Dear Haijin, visitors and travelers,
It looks like autumn outside, because it's raining and the wind becomes stronger. My garden already changes it's colors and leaves are tummbling around. Really autumn has come ... Thank you Bjorn for your kind words you have shared here and I think you are right. As we started in Ocitober we were with a few haijin and now we are growing to a wonderful community of haijin in which you all have created your own personal style of writing haiku and that makes me happy ... I think we have reach the dream I had "to share haiku with the world and promote our all so beloved haiku". Wonderful ... to see that there are others who are sharing that dream with me and I am happy, proud and always humble, that I may be your host here.
Today we have another nice classical Japanese kigo for autumn. Today we share haiku on Kiri Hitoha (one Pawlonia leaf, arrival of autumn), a 'royal' tree which was meant after a Dutch Queen.
|Credits: Pavlonia Flowers|
Paulownia is a genus of from 6 to 17 species (depending on taxonomic authority) of plants in the family Paulowniaceae, related to and sometimes included in the Scrophulariaceae. They are native to much of China, south to northern Laos and Vietnam, and long cultivated elsewhere in eastern Asia, notably in Japan and Korea (오동나무). They are deciduous trees 12–15 m (40–50 ft) tall, with large, heart-shaped leaves 15–40 cm across, arranged in opposite pairs on the stem. The flowers are produced in early spring on panicles 10–30 cm long, with a tubular purple corolla resembling a foxglove flower. The fruit is a dry capsule, containing thousands of minute seeds.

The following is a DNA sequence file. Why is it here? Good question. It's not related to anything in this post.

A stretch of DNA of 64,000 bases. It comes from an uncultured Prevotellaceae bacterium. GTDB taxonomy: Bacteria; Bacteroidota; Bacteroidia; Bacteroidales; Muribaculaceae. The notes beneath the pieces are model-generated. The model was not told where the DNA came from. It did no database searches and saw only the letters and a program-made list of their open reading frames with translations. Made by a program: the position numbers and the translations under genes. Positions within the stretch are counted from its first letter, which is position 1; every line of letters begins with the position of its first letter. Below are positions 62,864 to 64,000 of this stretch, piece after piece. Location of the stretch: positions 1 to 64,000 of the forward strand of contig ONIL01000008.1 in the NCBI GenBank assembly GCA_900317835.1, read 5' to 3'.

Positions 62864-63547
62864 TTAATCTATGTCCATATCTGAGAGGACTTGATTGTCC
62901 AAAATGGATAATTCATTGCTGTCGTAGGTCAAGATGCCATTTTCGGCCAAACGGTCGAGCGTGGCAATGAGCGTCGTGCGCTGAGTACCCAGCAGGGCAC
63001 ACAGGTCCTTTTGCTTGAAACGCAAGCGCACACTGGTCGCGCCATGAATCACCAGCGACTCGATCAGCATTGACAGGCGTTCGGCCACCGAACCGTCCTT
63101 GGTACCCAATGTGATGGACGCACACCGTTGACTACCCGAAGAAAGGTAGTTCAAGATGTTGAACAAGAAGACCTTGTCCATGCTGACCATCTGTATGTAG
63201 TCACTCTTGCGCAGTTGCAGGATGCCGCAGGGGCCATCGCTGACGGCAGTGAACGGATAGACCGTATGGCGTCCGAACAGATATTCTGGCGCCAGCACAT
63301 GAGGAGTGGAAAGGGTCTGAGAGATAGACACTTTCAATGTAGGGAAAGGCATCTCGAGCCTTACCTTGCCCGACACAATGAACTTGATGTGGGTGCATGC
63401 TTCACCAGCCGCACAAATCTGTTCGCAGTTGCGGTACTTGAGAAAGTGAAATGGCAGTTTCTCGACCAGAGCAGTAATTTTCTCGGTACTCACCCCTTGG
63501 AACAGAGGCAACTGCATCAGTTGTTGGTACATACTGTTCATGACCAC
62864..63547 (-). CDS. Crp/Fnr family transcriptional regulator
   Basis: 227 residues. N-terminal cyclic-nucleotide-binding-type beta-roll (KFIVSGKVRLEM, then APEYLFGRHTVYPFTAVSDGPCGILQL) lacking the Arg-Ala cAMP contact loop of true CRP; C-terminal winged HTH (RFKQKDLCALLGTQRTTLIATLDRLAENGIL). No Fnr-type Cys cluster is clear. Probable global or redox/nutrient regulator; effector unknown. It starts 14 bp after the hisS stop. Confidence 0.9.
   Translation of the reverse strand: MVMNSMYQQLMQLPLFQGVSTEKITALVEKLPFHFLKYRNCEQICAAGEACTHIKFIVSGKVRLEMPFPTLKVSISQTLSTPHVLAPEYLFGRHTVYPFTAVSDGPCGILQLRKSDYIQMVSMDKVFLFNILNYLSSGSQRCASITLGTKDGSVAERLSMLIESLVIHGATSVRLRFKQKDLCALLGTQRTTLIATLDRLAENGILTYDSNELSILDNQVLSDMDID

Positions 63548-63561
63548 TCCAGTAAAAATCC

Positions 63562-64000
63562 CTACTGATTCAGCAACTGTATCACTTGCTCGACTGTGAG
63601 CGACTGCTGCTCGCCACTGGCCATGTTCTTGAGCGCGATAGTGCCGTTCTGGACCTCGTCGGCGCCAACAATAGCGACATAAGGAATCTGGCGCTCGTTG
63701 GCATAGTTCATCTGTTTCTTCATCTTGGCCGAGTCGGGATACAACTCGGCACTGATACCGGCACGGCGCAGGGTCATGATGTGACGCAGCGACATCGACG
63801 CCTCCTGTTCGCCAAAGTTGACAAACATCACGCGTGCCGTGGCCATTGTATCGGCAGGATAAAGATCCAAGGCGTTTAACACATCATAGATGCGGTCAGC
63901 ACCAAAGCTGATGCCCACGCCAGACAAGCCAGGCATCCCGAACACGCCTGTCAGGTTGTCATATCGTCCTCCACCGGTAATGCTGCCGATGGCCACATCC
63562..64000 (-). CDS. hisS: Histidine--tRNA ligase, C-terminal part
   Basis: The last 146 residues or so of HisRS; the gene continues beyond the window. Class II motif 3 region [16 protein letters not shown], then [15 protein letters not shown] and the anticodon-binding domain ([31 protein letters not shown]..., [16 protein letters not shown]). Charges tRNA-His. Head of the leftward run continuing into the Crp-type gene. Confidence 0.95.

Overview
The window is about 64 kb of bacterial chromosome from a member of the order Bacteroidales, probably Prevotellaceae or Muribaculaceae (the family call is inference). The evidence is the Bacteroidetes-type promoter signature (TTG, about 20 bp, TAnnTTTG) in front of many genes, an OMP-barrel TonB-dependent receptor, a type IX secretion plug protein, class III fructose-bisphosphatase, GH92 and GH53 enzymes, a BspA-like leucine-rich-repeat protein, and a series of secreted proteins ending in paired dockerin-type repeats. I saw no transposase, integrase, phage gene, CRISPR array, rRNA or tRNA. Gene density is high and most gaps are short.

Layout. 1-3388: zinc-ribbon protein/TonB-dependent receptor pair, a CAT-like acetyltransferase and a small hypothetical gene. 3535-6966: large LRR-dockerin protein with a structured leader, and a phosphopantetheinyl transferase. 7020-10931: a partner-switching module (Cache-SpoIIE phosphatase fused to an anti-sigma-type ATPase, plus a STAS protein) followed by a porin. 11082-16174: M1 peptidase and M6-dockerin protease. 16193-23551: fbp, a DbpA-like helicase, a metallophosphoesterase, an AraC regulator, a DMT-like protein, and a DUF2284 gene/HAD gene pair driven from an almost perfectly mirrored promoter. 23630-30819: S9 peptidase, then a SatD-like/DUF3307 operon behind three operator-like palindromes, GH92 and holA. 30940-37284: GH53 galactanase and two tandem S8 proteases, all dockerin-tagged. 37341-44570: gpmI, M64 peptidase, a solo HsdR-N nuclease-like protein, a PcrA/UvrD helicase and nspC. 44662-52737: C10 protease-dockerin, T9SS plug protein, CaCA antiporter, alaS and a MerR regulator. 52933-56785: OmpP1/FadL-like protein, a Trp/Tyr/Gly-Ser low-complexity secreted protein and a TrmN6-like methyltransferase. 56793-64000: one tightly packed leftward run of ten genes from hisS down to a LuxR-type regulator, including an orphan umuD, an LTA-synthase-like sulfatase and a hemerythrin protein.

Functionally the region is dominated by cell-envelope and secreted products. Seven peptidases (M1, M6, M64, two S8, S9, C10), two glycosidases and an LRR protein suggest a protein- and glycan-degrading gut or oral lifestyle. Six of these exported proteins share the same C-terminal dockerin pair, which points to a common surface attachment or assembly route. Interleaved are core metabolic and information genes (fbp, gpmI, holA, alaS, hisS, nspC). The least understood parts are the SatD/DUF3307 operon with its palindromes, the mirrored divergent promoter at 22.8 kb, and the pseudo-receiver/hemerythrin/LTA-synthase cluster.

The genus, originally Pawlovnia but now usually spelled Paulownia, was named in honour of Queen Anna Pawlovna of The Netherlands (1795–1865), daughter of Tsar Paul I of Russia. It is also called "princess tree" for the same reason.
The Pawlonia is gorgeous tree, and as the leaves start to color ... then you can say "autumn has arrived". A wonderful haiku written by Issa
kiri hitoha futa wa mi wa yo wa sewashina ya
a paulownia leaf falls,
a second, a third, a fourth --what's the big hurry?
Isn't it gorgeous? It's very clear that in this haiku by Issa autumn has arrived.
My attempt to write a haiku about Pawlonia leaves:
in the shade of a leaf
the little child hides benaeth
the Pawlonia tree
The leaves of the Pawlonia are really big as you can see here after:
|Credits: Pavlonia leaf|
Love the description.. and thank you for your kind remarks on my comment... but I think it's so amazing. Having soon writing on the prompt for a year... I can see my own writing developing... I have learned kigo... there is so much good things....ReplyDelete
These trees are so amazing...their size, the shape of the trunks, the blossoms...wow.ReplyDelete
I read about the tree and it is an amazing tree with the many uses.ReplyDelete
My disappointment was the lack of photos of the leaves in the fall.
I did understand that they fall early and quickly...a great prompt,
Kristjaan. Thank you.